3d render image. Compass needle pointing the blue word Education.This weekly report captures developments from the US executive and legislative branches related to higher education policy, and also includes relevant information such as reports and upcoming events.

Executive Branch Recap 

  • CDC Releases Updated Guidance for Reopening Higher Ed. The Centers for Disease Control and Prevention (CDC) have released updated interim guidance for administrators of institutions of higher education, as colleges and universities are increasingly shifting their focus to reopening for the fall 2020 semester. The guidance is organized into three categories based on the level of community transmission: 1) when there is no community transmission, 2) when there is minimal to moderate community transmission, and 3) when there is substantial community transmission. The guidance encourages institutions with confirmed cases on campus to consider temporarily suspending classes and canceling large events and activities, in coordination with local public health officials, as a strategy to stop or slow the further spread of COVID-19. Overall, the guidance includes various guidance and recommendations including to disinfect campuses, provide services to students, and ensure continuity of education and research. Last week, Vice President Mike Pence, Secretary of Education Betsy DeVos, and White House Coronavirus Response Coordinator Dr. Deborah Birx held a call with various higher education leaders. During the call, the group discussed the CDC guidance as well as other best practices to get students back to school in the fall. 

Legislative Recap 

  • Senate Democrats Introduce Public Service Loan Forgiveness Bill. This week, Senator Richard Blumenthal (D-CT) and nine other Democratic Senators introduced legislation to reform the Public Service Loan Forgiveness (PSLF) program. The Strengthening Loan Forgiveness for Public Servants Act would amend the Higher Education Act (HEA) to allow for loan cancellation intervals based on the length of public service. Specifically, the bill provides for 15 percent cancellation at two years; an additional 15 percent at four years; an additional 20 percent at six years; an additional 20 percent at eight years; and the final 30 percent at 10 years. Under current law, borrowers must work in public service for 10 years while making payments in a qualifying repayment plan, or they receive no loan forgiveness. The legislation would also allow public servants to receive continued loan forgiveness during the length of the coronavirus emergency if they leave their job due to a furlough, illness, layoff, or for caregiving purposes. Any payment made during the period following the freeze on payments and interest established under the CARES Act would also count towards PSLF if the borrower reenters public service at the end of the public health emergency.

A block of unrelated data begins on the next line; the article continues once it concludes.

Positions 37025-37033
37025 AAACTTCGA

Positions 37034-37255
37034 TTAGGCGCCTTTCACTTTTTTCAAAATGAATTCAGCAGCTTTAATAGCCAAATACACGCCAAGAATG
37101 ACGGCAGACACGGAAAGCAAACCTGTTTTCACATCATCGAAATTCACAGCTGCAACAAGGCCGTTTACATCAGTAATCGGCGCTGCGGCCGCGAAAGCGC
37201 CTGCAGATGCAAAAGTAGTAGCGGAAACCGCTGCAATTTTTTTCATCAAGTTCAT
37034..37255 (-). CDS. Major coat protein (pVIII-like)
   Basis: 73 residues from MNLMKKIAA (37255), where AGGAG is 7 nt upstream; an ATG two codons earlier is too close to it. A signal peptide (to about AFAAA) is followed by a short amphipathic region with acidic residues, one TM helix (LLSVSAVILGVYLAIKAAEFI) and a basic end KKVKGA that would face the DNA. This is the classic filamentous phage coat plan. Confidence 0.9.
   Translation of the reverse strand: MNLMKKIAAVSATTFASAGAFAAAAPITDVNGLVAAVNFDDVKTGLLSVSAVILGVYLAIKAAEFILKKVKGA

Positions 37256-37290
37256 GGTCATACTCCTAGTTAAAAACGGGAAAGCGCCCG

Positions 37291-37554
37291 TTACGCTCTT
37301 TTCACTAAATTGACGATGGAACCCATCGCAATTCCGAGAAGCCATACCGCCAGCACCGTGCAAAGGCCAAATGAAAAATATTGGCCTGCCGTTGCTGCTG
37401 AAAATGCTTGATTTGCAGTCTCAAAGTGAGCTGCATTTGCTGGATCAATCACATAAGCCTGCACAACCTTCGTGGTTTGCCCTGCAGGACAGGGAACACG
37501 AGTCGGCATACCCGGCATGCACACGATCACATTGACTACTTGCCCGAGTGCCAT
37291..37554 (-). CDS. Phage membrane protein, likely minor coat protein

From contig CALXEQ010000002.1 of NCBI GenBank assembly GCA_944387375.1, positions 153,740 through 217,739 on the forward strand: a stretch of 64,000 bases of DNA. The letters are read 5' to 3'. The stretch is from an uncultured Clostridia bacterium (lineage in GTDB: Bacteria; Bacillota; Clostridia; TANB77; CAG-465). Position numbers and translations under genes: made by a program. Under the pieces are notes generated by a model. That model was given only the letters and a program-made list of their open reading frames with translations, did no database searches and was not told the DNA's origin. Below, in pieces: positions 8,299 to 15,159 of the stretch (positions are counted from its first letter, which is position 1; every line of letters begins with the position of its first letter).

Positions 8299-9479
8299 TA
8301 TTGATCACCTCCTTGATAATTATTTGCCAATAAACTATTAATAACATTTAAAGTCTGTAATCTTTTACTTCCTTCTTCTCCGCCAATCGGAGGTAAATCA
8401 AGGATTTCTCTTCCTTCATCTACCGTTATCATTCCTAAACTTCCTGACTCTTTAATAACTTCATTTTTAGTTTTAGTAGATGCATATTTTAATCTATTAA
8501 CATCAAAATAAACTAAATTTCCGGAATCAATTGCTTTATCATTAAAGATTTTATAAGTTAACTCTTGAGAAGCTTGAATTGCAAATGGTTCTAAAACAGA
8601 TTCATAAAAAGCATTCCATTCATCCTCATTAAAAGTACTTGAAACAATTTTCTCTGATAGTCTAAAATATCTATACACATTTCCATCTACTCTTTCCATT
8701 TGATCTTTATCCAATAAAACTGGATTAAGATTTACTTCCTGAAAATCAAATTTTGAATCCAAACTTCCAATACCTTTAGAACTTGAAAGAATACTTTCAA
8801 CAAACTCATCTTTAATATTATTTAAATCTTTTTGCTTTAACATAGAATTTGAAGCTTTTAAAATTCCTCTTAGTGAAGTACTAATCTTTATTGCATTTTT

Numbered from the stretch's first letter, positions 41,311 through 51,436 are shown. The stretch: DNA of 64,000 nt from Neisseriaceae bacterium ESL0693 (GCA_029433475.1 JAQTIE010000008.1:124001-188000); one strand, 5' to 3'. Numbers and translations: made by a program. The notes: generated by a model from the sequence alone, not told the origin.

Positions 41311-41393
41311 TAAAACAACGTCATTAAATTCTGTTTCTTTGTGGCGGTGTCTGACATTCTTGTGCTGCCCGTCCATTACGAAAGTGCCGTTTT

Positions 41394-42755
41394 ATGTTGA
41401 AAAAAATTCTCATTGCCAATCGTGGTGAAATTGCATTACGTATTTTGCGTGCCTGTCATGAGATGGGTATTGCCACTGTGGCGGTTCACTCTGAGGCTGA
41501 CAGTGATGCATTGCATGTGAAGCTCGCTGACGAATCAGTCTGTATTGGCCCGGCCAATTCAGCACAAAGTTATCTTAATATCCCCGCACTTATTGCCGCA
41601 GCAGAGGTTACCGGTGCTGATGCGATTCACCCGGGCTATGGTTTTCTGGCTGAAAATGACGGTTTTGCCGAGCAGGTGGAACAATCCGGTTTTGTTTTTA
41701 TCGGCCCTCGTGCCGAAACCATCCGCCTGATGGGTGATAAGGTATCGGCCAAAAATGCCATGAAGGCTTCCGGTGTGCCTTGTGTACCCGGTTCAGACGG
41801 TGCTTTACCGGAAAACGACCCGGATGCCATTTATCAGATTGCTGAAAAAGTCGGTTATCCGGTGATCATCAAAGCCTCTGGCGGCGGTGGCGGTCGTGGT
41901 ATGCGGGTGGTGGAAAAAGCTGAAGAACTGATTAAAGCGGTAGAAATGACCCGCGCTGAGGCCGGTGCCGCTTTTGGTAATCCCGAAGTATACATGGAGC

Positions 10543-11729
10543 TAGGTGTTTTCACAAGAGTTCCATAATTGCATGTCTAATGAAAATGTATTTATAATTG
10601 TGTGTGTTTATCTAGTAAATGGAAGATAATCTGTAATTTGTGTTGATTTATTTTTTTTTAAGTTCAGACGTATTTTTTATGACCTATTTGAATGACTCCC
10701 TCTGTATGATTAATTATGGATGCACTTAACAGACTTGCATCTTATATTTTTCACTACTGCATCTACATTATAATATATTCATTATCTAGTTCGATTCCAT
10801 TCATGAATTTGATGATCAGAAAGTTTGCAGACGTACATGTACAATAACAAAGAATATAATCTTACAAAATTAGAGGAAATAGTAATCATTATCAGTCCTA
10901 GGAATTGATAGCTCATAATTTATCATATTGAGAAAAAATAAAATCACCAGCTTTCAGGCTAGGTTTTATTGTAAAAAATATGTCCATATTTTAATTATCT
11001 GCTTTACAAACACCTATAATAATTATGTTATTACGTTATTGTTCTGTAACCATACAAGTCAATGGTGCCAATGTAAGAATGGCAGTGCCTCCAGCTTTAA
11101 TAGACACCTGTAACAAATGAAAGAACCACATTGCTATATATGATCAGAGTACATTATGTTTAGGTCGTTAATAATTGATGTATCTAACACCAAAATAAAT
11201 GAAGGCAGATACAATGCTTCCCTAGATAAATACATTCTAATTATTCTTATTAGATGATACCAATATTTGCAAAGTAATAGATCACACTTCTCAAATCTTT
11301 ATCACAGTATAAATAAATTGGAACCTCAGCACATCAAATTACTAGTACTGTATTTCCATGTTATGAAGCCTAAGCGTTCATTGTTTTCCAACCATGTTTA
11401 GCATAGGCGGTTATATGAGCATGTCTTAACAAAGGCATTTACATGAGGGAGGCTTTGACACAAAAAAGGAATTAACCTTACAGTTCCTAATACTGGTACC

• The National Center for Education Statistics (NCES) has released their congressionally mandated annual report titled, Condition of Education. The report contains key indicators on the condition of education in the United States at all levels, from prekindergarten through postsecondary, as well as labor force outcomes and international comparisons. According to the report, the overall college enrollment rate for 18- to 24-year-olds at undergraduate or graduate institutions rose from 35 percent in 2000 to 41 percent in 2018. The report also shows educational attainment rates for 25- to 29-year-olds increased at all levels between 2000 and 2019.

Upcoming Events

  • On Tuesday, May 26, at 11:00 AM EST, the National Academies of Science, Engineering, and Medicine will hold a virtual town hall discussion titled, “COVID-19 and the Mission of the U.S. Public University.”